US senator calls for rethink of nuclear spent-fuel pool policy
Washington (Platts)--30Mar2011/400 pm EDT/2000 GMT
The US should reconsider its use of water-filled pools for the long-term
storage of spent nuclear fuel given the continuing crisis in Japan, US Senator
Diane Feinstein told the chairman of the Nuclear Regulatory Commission
Feinstein, a California Democrat who chairs the Senate Appropriations
Subcommittee on Energy and Water Development, said at a hearing on the
Japan disaster that the US must rethink how it manages spent-nuclear fuel.
"These pools often become de facto long-term storage," she said. "I have
a hard time understanding why the Nuclear Regulatory Commission has not
mandated a more rapid transfer of spent fuel to dry casks."
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A magnitude 9 earthquake off the coast of Japan March 11, and resulting
massive tsunami, damaged the Tokyo Electric Power Co.'s Fukushima I nuclear
plant and led to continuing releases of radiation.
Problems at the reactors were primarily caused by the loss of offsite
power and the inability to supply the reactors and spent fuel pools with
"The situation in Japan suggests we should quicken the move to dry cask
storage," Feinstein said.
Spent fuel taken out of a reactor must be cooled for about five
years before it can be moved to dry cask storage. Some nuclear power plants in
the US, however, do not use dry casks, and keep the spent fuel in pools
NRC Chairman Gregory Jaczko told Feinstein he believes spent-fuel pools
are safe and secure, and said the agency will be examining the long-term use
of the pools as part of a broader review of US nuclear plant safety ordered
earlier this month by President Barack Obama.
"The information we have right now shows that both of these methodologies
are equally safe for a very long period of time," he said. Spent-fuel pools
are hardened to withstand the same level of accident or disaster that may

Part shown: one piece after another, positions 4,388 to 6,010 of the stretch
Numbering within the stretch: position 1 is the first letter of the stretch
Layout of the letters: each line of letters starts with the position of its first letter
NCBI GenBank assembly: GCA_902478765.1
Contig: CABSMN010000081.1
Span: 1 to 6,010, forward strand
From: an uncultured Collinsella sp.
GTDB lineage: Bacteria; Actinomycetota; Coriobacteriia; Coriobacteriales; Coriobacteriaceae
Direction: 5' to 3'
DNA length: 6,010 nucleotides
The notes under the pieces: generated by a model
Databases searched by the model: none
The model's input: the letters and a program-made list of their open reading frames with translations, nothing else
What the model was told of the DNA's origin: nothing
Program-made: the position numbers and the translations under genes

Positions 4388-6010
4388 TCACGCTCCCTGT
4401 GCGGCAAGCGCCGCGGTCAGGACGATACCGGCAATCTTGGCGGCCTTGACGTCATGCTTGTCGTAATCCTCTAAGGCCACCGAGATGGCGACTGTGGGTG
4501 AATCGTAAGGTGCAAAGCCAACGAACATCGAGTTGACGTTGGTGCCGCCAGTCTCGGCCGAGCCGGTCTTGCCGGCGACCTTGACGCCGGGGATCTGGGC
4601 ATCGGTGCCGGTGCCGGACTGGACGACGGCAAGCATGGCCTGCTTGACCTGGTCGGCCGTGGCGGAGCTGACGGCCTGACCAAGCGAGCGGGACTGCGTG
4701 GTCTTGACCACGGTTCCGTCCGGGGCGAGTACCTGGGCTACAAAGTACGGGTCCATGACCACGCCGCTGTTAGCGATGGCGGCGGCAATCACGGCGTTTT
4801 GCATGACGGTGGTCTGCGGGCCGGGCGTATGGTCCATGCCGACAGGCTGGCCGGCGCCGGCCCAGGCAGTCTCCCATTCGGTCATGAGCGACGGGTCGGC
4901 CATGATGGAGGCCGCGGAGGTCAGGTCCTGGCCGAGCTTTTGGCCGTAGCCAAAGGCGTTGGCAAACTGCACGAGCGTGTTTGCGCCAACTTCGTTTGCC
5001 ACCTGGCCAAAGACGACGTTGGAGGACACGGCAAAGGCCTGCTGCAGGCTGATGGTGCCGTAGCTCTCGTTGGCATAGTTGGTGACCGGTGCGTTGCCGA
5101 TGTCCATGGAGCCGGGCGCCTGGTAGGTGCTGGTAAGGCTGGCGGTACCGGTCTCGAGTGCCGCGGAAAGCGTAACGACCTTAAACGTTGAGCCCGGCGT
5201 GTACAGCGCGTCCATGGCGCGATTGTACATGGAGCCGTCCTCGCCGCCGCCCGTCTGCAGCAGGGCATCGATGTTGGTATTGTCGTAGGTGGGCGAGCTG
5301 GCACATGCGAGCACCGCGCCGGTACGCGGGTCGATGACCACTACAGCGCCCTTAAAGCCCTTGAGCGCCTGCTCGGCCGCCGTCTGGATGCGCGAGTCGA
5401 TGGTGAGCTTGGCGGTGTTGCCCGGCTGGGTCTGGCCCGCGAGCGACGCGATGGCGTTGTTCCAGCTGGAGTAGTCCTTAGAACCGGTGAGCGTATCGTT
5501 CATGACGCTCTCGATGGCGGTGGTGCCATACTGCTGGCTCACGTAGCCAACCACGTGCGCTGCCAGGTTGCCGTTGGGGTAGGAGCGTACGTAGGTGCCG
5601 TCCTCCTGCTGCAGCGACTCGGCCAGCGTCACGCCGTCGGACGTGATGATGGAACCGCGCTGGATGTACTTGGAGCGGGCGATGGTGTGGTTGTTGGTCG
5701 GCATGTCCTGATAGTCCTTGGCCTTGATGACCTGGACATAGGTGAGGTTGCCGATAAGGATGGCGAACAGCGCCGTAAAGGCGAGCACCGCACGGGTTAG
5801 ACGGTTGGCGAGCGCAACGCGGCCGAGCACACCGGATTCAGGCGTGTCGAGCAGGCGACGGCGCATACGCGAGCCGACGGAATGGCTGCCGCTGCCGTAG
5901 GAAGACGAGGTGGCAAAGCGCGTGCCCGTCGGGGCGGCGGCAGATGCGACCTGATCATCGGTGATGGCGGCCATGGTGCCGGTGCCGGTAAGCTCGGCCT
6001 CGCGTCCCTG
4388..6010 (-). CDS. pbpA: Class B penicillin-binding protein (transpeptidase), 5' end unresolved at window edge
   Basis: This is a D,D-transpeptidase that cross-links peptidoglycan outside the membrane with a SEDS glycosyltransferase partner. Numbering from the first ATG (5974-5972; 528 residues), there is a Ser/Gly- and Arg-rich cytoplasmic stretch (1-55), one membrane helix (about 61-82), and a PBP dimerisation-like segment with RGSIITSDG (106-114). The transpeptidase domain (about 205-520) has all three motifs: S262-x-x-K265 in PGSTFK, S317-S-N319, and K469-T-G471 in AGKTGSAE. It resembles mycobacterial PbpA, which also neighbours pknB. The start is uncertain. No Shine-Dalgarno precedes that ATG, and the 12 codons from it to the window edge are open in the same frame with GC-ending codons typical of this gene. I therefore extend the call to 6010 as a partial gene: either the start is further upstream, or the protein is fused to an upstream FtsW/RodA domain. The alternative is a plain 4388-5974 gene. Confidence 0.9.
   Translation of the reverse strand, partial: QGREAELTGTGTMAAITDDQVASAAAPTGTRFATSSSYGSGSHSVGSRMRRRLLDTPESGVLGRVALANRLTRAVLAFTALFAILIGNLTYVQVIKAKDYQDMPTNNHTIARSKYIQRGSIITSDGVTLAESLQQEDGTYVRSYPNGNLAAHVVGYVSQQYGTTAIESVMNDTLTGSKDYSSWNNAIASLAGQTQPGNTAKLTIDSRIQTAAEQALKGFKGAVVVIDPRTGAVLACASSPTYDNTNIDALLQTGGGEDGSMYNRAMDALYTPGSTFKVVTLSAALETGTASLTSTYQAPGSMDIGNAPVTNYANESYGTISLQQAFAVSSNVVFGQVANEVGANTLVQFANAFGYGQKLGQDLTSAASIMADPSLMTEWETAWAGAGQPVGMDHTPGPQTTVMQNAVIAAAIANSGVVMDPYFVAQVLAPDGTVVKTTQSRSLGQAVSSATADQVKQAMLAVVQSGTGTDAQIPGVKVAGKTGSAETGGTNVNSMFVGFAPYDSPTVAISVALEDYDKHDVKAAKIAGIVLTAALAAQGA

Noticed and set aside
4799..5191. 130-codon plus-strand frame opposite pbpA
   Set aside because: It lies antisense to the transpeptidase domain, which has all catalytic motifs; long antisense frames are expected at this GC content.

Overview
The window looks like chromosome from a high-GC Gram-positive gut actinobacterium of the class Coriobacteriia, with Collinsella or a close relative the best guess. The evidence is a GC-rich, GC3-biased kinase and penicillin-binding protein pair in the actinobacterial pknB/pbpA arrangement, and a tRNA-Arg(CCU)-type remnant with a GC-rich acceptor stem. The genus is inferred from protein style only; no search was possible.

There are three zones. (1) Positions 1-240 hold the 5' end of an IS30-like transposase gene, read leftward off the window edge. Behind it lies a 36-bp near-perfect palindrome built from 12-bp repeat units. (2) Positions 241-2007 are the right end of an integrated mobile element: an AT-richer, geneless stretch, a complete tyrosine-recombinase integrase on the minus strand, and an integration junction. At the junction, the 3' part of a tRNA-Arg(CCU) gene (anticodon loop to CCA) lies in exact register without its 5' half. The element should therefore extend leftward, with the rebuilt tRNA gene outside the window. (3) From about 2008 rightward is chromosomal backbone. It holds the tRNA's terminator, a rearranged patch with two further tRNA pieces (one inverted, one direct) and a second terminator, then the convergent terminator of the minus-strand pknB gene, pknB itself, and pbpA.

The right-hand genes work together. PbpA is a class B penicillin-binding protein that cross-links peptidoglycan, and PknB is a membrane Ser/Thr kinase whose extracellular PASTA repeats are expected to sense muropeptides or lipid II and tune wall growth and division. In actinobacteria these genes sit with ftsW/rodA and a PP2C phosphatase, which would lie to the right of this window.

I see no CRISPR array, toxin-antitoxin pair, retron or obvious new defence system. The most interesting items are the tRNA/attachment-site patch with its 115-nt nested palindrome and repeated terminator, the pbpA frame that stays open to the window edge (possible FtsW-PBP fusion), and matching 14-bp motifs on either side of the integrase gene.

befall the reactor, he said.
"As the fuel gets cooler the liklihood of the very severe type of
accident from spent fuel gets reduced significantly," Jaczko said. "The
concern is that we have a fire, essentially, and it releases a lot of
radioactive material from the spent fuel pools. As the fuel ages, the
liklihood of that fire reduces dramatically."
Jaczko also told the panel that on-site storage of spent nuclear fuel
would be safe for up to 100 years.
Ernest Moniz, an MIT physics professor and a member of DOE's Blue Ribbon
Commission on America's Nuclear Future, told the subcommittee that while he
believes there was a good case for the safety of storing spent fuel onsite for
100 years, he also said data to support that is skimpy.
"It may be that the fuel can be contained for 100 years in dry cask
storage, but what about moving it then, would moving it compromise integrity?"
A policy on storing spent fuel depends on where it would eventually go.
Energy Secretary Steven Chu terminated a long-planned national nuclear
repository in Yucca Mountain, Nevada, and convened the Blue Ribbon commission
to recommend alternatives. The panel is expected to complete its report in
Putting off a national nuclear waste policy makes it difficult to
maintain a coherent policy for storing spent fuel on site, William Levis, the
president and COO of PSEG Power, told the subcommittee. The company operates
two nuclear reactors, and Levis testified on behalf of the Nuclear Energy
Institute, an industry trade group.
"We want to limit the number of times we handle used fuel," Levis said.
Not all dry casks can be used for transport, so a national policy on the
eventual disposition of the waste is crucial to making the decision on what
type of cask to use, he said.
--Derek Sands, email@example.com